For many comic book readers or fans of X-Men the Animated Series, Sabertooth has never been the type of mutant to devise a plan. Instead, he’s primarily used as a vicious killer or a thorn in Wolverine’s side. On occasion, like Uncanny Avengers, he was a good guy, but mostly he is the villain. So how do you write a book where we root for the villain?
Victor LaValle has done an excellent job of fleshing this book out. Adding other characters to the pit allows Sabertooth to have allies to play around with. Where LaValle shines on this issue is in his character interactions. The conversation between Nekra and Oya is incredibly well written and honest. LaValle allows us to see that both characters are self-aware and know they can’t trust Sabertooth. Nekra brings up the point that after being thrown in the pit, can she even feel comfortable on Krakoa anymore. This line runs more profound than many comic book lines and speaks volumes. There is also a conversation that happens between Madison Jeffries and Skin. LaValle uses this to show that mutants who appear normal may not be as comfortable as we believe. LaValle takes a book about a killer and makes it a heartfelt and sympathetic story. Sabertooth is in this story, but the story is about so much more.
The pencils by Leonard Kirk work wonderfully here. Kirk will use a close-up panel of Sabertooth’s face to emphasize his point as he tells a story. Kirk also gives us a nice-looking silhouette of our characters as they drift down the river at night. Kirk’s work is strongest when it’s simple. He allows the reader to glide from panel to panel without getting too bogged down in detail. The characters are the essential element in this issue, and Kirk puts a lot of emphasis on that. His work is intimate and allows us to get into the face of the characters we’re reading about.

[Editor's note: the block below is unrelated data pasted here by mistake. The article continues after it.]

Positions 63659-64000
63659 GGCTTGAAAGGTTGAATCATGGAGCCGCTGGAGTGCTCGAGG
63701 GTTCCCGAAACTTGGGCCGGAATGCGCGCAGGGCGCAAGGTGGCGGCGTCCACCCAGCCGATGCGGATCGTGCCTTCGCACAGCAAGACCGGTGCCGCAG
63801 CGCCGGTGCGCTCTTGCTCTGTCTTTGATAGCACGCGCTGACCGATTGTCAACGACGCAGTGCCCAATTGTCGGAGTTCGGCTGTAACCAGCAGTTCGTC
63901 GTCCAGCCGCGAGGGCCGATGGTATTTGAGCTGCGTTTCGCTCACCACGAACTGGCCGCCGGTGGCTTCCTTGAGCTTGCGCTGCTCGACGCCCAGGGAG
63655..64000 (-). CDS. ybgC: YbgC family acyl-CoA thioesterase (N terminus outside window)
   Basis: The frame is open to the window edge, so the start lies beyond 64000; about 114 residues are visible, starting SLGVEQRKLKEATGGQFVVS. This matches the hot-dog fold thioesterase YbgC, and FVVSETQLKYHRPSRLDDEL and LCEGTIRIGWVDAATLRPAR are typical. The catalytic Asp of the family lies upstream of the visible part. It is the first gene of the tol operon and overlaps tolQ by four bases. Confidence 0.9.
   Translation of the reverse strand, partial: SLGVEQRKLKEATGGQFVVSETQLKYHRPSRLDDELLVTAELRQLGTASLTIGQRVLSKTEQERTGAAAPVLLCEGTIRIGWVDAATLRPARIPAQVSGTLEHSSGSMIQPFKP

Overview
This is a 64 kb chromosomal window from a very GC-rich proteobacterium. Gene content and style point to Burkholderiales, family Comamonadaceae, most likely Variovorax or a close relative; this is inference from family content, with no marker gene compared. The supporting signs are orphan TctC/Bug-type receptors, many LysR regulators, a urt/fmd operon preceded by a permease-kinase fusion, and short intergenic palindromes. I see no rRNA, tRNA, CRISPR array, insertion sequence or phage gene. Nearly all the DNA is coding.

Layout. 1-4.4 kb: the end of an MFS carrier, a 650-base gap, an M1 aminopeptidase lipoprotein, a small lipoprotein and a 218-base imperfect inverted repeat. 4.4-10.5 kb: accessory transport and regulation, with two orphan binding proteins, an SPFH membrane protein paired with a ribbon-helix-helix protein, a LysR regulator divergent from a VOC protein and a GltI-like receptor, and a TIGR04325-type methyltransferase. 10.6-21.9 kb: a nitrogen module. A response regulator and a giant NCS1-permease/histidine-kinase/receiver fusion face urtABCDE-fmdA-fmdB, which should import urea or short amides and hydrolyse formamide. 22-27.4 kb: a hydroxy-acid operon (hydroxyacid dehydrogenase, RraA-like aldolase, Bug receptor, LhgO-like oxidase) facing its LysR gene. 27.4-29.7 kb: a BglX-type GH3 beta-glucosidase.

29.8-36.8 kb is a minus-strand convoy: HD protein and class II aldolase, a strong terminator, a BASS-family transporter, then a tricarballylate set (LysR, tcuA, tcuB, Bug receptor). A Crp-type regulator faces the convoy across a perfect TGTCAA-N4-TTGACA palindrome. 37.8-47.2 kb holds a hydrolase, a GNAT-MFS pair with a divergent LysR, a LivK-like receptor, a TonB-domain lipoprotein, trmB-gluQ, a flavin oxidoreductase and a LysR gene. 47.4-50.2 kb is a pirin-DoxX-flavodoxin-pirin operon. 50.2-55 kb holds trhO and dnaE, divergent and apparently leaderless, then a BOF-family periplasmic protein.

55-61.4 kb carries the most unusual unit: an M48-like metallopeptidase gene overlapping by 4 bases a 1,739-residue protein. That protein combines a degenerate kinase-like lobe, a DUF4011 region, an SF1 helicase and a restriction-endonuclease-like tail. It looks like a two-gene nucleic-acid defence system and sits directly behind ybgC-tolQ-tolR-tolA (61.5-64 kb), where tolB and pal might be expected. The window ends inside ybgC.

The colors by Rain Beredo match up nicely with Kirk’s pencils. Beredo’s backgrounds use striking teals and pinks as our characters travel the landscape. These colors allow the characters to pop out on the page. Beredo uses excellent contrast in the light backgrounds and the tone of the heroes. The shading in this issue is effectively used as well. As Mole enters a room to visit Third Eye, his face is shaded, and his glasses are visible. This is an interesting panel that will absolutely catch your eye.
Cory Petit handles the lettering for this issue. This is essentially a pretty standard-issue as far as letters go. There are a few instances where a character screams, and Petit enlarges the font to show pain. Petit also uses a distorted word balloon as a character begs. Word balloon placement works. One panel is never overloaded with too much dialogue. As far as lettering goes, Petit continues to work his magic.
Sabertooth #3 is another interesting entry in the series. It’s nice to see Creed in a different role instead of just a vicious killer. LaValle does a remarkable job of humanizing one of comics greatest psychopaths. The artwork brings the story to life in a realistic and intriguing way. Sabertooth #3 is out now, and available at a comic shop near you.